Q: What’s the movie about?
A: The nerdy high school Valedictorian (Paul Rust) professes his love to the head cheerleader (Hayden Panettiere) during his commencement speech, and before he knows it, they are spending their celebratory graduation night getting to know each other.
Q: Who’s in the movie?
A: Paul Rust, Hayden Panettiere, Jack T. Carpenter, Lauren London, Lauren Storm, Shawn Roberts, Alan Ruck, Cynthia Stevenson, Andrea Savage,
Q: Is this movie worth the price of admission?
A: Stop! This is the kind of movie that's only enjoyable when you accidentally catch it on cable television sometime between 2 and 4 in the morning, because it's light, cheesy, and unoriginal, and if you fall asleep watching it, you won't wake up wondering what you've missed.
Q: Will this movie make me laugh?
A: Yes, but not because it's funny. More because you're uncomfortable with how bad it is.
Q: Will this movie make me cry?
A: If you paid full price for it at the movie theater, like I did, it might. After all, we are in a recession, and money is not to be wasted.
Q: Will this movie be up for any awards?
A: Unfortunately, it's not quite high profile enough to be noticed by the Razzies.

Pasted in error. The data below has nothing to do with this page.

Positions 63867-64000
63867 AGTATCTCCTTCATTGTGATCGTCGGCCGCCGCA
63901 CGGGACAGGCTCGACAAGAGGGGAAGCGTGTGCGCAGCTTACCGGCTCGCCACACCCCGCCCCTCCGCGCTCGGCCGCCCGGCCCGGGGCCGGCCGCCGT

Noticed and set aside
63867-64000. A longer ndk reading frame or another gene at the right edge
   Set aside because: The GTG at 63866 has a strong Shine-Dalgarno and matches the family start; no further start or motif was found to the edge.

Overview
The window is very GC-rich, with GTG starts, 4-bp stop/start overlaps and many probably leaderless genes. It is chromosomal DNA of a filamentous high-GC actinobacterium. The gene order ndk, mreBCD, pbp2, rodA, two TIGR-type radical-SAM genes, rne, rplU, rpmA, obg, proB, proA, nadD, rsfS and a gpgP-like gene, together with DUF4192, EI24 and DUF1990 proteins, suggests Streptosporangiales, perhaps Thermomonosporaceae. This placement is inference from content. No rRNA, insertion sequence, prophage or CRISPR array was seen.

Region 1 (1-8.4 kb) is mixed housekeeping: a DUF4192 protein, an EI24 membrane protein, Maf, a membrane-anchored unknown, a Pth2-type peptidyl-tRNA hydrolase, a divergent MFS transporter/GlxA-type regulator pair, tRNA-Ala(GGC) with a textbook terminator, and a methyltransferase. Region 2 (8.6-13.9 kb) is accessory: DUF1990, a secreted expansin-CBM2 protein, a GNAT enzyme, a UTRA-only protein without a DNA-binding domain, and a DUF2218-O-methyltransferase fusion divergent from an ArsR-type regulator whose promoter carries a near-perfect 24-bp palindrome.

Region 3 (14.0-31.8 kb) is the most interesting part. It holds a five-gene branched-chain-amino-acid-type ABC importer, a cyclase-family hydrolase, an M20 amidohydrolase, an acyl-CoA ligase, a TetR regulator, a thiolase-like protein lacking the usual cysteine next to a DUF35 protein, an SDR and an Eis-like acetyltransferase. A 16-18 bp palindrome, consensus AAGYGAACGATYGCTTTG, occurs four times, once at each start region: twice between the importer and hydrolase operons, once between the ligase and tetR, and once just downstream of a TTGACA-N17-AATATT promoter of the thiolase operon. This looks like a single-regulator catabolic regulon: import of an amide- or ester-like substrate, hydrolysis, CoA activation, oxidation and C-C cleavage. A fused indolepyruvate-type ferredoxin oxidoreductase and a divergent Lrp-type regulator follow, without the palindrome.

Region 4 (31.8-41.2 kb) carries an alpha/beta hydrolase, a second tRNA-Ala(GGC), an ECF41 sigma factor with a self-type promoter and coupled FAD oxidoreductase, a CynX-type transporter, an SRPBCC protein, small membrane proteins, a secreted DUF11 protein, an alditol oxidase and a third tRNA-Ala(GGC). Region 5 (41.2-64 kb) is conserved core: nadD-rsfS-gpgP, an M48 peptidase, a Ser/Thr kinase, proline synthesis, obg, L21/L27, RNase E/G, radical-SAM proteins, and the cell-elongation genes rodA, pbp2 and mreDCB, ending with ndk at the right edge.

Q: How is the Acting?
A: Some of the worst I've seen in a professional movie since the 80s. The actors, in particular Panettiere and her supposed boyfriend, played by Shawn Roberts, glare, and they stare, and they blow the house down. And I mean: blow! You actually feel bad for Cynthia Stevenson and Alan Ruck, who are quite good in their small roles, as the parents. Paul Rust does a decent job, too, in a role that was obviously written for Michael Cera, but he is no Michael Cera, and you leave the theater wishing he had been, because Michael Cera is magic. And he would've been the only chance this movie had of coming out from under this red light.
Q: How is the Directing?
A: Certainly nowhere near the best work of Chris Columbus, especially when you consider Mrs. Doubtfire, Home Alone, and discovering America.
Q: How is the story/script?
A: I spent most of the movie wondering how this script got greenlit. Was I just being bitter, because this same studio had passed on a script of mine, in the same genre, that was clearly funnier, more inventive, and better constructed? In my effort not to play the part of the ugly, angry screenwriter who's been scorned, I chose not to say anything out loud. So I was relieved and vindicated when we left the theater, and my friend, Ondrea, who is not even in show business, asked me "How can a movie like that get financed, when people like you are writing stuff that's so much better?" It was completely unsolicited. I swear to God. So I guess you really don't need over 10 years of experience in this business to know how messed up it is.
Q: Where can I see the trailer?
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